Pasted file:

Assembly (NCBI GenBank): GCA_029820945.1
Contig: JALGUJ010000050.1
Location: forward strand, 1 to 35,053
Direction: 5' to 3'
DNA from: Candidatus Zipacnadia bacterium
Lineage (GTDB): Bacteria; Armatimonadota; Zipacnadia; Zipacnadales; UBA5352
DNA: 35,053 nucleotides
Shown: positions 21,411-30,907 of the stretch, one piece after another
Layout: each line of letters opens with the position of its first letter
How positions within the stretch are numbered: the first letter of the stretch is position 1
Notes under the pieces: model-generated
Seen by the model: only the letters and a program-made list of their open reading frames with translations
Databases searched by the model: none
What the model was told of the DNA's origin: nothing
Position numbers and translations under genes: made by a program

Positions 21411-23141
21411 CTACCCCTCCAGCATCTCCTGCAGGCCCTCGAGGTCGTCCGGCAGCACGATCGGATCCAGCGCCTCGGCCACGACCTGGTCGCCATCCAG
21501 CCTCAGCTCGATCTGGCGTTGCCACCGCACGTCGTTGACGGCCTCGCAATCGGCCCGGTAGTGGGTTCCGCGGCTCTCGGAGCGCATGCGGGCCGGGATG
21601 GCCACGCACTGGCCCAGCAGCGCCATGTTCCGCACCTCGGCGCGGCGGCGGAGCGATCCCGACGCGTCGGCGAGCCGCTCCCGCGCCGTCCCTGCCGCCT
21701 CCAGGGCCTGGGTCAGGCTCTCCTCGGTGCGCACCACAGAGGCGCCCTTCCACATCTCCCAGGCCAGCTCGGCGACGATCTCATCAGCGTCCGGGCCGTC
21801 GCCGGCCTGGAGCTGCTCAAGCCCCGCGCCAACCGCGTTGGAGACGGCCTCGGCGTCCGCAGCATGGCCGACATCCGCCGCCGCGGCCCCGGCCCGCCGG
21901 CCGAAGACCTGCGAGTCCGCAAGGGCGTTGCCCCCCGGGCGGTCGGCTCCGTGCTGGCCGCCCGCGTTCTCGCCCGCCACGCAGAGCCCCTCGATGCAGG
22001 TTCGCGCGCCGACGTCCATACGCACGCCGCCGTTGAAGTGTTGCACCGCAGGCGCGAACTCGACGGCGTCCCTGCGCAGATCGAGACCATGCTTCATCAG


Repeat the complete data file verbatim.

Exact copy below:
Assembly (NCBI GenBank): GCA_029820945.1
Contig: JALGUJ010000050.1
Location: forward strand, 1 to 35,053
Direction: 5' to 3'
DNA from: Candidatus Zipacnadia bacterium
Lineage (GTDB): Bacteria; Armatimonadota; Zipacnadia; Zipacnadales; UBA5352
DNA: 35,053 nucleotides
Shown: positions 21,411-30,907 of the stretch, one piece after another
Layout: each line of letters opens with the position of its first letter
How positions within the stretch are numbered: the first letter of the stretch is position 1
Notes under the pieces: model-generated
Seen by the model: only the letters and a program-made list of their open reading frames with translations
Databases searched by the model: none
What the model was told of the DNA's origin: nothing
Position numbers and translations under genes: made by a program

Positions 21411-23141
21411 CTACCCCTCCAGCATCTCCTGCAGGCCCTCGAGGTCGTCCGGCAGCACGATCGGATCCAGCGCCTCGGCCACGACCTGGTCGCCATCCAG
21501 CCTCAGCTCGATCTGGCGTTGCCACCGCACGTCGTTGACGGCCTCGCAATCGGCCCGGTAGTGGGTTCCGCGGCTCTCGGAGCGCATGCGGGCCGGGATG
21601 GCCACGCACTGGCCCAGCAGCGCCATGTTCCGCACCTCGGCGCGGCGGCGGAGCGATCCCGACGCGTCGGCGAGCCGCTCCCGCGCCGTCCCTGCCGCCT
21701 CCAGGGCCTGGGTCAGGCTCTCCTCGGTGCGCACCACAGAGGCGCCCTTCCACATCTCCCAGGCCAGCTCGGCGACGATCTCATCAGCGTCCGGGCCGTC
21801 GCCGGCCTGGAGCTGCTCAAGCCCCGCGCCAACCGCGTTGGAGACGGCCTCGGCGTCCGCAGCATGGCCGACATCCGCCGCCGCGGCCCCGGCCCGCCGG
21901 CCGAAGACCTGCGAGTCCGCAAGGGCGTTGCCCCCCGGGCGGTCGGCTCCGTGCTGGCCGCCCGCGTTCTCGCCCGCCACGCAGAGCCCCTCGATGCAGG
22001 TTCGCGCGCCGACGTCCATACGCACGCCGCCGTTGAAGTGTTGCACCGCAGGCGCGAACTCGACGGCGTCCCTGCGCAGATCGAGACCATGCTTCATCAG